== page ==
MORE THAN any other endurance event currently on the Bathurst schedule, Conrod Straight is likely to play a role in deciding the outcome of the Hi-Tec Oils Bathurst 6 hour this afternoon.
Top-end speed differences between the fastest and slowest cars in the six-hour field will be larger than any other major enduro on the Mountain – with more than 70km/hr difference between the fastest and slowest cars at the end of the 2km-long Conrod straight.
While the V8 Supercars that tackle the Supercheap Auto Bathurst 1000 are geared to just over 300km/hr and the GT3 Machinery contesting the Bathurst 12 hour range between a v-max of 270km/hr to 295km/hr, the Bathurst 6 Hour will be a different story.
A wide range of speeds will see fast closing rates and some potentially tense moments throughout today’s race.
The fastest car down the long straight so far this weekend is the always impressive Sherrin Rentals BMW 135i, clocked at 261km/hr in practice three on Saturday morning.
Close behind are thee of their major rivals for the outright victory: the stunning new Mercedes-Benz A45 AMG and the Morcom / Mostert BMW 335i both hitting 257 km/hr.
Beric Lynton and Tim Leahey’s BMW 1M was clocked at 254km/hr on Saturday morning, proving the all-round speed of the BMW brigade.
Notably, the fastest car in Friday’s pair of 50-minute practice sessions – the Searle / Graham BMW M135i – wasn’t quite as quick with a top speed of 246km/hr.
The Mitsubishi brigade are all equally matched – if you’re in an EVO X RS, that is: Both the CXC Global Racing and Pollicina Motorsport Lancer’s hit 252km/hr down Conrod in practice.
It was a different story for some of the older-specification Mitsubishi’s, however with the David Wall / John Bowe Evo IX topping out at just 241km/hr.
The Holden brigade slotted neatly in between the new and older Mitsubishi’s – a majority of the V8-powered Commodores getting close to 250km/hr throughout practice, though it’s suspected their low-down torque helps them going up the hill, rather than coming down it.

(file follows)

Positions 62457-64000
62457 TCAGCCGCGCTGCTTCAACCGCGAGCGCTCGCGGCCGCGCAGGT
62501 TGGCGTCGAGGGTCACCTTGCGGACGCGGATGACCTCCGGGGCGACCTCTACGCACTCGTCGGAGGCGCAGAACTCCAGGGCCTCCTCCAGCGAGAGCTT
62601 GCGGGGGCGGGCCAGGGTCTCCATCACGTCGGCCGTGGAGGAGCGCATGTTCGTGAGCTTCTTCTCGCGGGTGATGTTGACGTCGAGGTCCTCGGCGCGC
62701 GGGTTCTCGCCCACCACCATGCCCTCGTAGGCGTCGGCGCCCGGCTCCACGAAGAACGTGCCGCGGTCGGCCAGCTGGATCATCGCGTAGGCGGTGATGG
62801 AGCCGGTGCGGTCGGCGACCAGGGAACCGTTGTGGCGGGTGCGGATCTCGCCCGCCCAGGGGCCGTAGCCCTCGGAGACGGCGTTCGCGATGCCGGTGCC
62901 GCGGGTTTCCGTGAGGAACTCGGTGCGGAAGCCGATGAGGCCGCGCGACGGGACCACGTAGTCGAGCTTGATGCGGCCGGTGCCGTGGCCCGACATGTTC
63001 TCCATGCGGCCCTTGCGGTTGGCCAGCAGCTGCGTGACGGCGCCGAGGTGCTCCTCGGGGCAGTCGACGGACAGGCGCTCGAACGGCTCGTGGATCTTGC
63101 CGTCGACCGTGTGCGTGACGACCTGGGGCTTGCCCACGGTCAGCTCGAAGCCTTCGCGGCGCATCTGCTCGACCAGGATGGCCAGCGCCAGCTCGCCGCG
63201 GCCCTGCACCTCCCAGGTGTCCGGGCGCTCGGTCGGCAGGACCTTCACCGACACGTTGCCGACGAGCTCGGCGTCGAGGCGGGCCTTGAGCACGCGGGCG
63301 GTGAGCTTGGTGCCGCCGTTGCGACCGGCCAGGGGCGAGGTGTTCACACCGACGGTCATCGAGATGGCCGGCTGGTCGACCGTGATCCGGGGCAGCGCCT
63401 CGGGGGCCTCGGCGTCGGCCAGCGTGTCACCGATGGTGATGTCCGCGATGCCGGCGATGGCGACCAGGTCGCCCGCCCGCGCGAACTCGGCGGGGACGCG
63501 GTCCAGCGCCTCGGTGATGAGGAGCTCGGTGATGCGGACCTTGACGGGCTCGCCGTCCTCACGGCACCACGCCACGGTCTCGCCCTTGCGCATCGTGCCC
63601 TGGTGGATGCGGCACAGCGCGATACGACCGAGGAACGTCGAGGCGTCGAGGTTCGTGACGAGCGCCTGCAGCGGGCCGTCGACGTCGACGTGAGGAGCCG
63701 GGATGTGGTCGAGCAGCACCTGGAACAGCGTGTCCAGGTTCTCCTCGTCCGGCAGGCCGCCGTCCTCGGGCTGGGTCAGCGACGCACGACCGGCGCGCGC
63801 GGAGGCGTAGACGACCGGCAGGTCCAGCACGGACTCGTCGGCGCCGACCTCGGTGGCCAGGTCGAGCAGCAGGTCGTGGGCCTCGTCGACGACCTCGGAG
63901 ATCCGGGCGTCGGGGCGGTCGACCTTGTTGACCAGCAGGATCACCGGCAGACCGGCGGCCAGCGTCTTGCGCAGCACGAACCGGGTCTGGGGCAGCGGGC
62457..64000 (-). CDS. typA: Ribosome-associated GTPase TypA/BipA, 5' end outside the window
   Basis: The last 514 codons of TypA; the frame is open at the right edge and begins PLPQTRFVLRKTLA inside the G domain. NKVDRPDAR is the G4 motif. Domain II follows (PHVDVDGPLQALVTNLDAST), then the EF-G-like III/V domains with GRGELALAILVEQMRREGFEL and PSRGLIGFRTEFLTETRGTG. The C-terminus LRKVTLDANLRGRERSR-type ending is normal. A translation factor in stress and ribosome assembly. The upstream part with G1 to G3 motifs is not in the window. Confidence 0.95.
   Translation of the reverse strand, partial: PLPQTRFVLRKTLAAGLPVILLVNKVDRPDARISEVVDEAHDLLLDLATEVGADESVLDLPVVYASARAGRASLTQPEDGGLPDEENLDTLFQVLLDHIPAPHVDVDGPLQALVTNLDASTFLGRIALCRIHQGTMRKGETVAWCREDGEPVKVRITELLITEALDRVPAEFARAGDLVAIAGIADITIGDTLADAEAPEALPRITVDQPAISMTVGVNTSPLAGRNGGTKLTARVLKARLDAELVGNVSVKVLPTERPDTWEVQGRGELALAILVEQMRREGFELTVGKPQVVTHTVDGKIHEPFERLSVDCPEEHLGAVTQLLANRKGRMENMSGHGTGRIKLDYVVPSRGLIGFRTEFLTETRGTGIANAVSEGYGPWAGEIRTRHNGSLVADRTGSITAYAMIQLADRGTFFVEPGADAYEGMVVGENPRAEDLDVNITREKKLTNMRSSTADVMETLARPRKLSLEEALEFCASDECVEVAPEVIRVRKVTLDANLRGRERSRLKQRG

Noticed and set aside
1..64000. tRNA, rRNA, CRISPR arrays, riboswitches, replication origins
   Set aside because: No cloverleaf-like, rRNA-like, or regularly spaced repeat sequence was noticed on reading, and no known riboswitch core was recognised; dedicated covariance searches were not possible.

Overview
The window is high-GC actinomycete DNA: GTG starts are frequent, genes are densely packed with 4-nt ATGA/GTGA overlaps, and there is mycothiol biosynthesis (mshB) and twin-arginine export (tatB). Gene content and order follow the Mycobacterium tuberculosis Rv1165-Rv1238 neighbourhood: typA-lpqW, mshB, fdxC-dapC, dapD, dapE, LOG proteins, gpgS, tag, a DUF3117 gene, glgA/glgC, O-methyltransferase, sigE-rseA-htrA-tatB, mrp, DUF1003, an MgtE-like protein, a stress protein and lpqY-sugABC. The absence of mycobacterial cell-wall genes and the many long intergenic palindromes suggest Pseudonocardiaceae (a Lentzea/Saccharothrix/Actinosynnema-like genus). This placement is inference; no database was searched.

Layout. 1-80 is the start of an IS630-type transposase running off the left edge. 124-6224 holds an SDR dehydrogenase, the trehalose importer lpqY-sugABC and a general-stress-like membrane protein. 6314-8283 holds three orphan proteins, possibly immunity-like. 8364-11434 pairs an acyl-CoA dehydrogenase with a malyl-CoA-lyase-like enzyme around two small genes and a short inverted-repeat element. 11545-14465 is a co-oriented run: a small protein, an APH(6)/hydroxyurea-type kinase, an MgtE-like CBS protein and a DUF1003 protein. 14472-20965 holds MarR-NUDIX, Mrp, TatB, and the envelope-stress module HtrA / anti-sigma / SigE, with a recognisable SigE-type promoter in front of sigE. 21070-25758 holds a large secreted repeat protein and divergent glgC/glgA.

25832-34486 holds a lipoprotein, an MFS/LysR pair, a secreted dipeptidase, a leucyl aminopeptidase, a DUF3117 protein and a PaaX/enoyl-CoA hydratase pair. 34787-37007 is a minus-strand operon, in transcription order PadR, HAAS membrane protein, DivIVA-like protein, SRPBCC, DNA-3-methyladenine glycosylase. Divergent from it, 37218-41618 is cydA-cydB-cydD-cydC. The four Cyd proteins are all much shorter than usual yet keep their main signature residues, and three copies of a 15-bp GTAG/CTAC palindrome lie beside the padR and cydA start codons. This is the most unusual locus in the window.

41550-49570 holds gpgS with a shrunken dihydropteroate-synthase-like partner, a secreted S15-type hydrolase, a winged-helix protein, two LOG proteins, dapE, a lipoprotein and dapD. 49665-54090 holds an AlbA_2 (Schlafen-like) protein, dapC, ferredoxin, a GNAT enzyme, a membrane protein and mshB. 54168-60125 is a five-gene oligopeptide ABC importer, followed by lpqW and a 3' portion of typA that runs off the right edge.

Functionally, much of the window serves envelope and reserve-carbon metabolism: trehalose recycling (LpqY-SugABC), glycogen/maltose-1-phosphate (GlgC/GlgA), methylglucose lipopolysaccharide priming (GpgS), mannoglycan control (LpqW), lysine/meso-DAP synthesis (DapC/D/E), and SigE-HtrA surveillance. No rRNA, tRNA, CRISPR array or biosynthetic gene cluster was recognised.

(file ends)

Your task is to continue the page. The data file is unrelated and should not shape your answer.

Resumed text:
Subaru fans will notice their cars don’t feature yet – the fastest of their entries clocked at just over 240km/hr in practice three.
Interestingly, the new WRX STi driven by Adam Proctor and Marc McHenry struggled for straight-line on Friday, topping out at 235km/hr. Seeking more speed without an ability to raise the horsepower level (at least for the moment) the team sneakily removed the rear wing between Friday and Saturday’s sessions, in an effort to reduce drag.
The practice three speed traps showed a small improvement to 239km/hr for the Sydney team on Saturday morning.
Of course, some outright cars are stronger than others across the top of Mount Panorama despite suffering down Conrod straight but no amount of speed across the top will help if you're left standing down the long straight.
As you go through the classes the top speeds drop corresponding with lap times – ensuring traffic is likely to play the largest role in deciding the race on Sunday afternoon.
For instance, the Renault Megane RS265s entered in Class C all topped out at 229km/hr in practice while the Class D Toyota 86s were all consistently clocked at the 210-215km/hr mark.
The Ford Falcon Saloon Cars in the Invitational Class hit 222km/hr – similar straight-line performance as the Mazda RX-8 and the BMW 130i entries on the grid.
At the end of the spectrum are the little pocket-rockets in Class E: The Nissan Pulsar managed a remarkable 199km/hr while the slowest car on the grid in a straight line is the Houlihan / Hodges Crawshaw Suzuki Swift Sport.
It managed 186km/hr down the chute before the Chase entry – 71km/hr slower than the fastest BMW.
The Hi-tec Oils Bathurst 6 Hour will be streamed live and free via the Bathurst Motor Festival website, with live coverage commencing from the Mountain at 8:00am this morning.